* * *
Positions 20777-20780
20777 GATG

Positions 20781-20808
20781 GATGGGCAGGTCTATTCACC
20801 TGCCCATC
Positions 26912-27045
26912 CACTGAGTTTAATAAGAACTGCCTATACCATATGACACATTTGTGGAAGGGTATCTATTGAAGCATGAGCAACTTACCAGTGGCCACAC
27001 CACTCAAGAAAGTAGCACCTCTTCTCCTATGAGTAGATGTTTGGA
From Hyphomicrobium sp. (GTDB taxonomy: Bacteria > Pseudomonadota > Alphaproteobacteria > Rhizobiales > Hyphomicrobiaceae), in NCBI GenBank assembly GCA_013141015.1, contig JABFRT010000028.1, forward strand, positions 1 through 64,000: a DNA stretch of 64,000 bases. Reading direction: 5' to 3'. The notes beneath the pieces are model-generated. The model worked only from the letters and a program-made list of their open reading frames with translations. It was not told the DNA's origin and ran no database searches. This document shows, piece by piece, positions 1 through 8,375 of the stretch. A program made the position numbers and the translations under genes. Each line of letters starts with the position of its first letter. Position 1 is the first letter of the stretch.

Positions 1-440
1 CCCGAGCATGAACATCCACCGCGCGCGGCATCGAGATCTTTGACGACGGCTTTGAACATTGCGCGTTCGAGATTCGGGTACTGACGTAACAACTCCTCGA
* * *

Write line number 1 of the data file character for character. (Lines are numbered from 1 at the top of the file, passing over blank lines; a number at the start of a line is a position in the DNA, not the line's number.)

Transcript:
Positions 20777-20780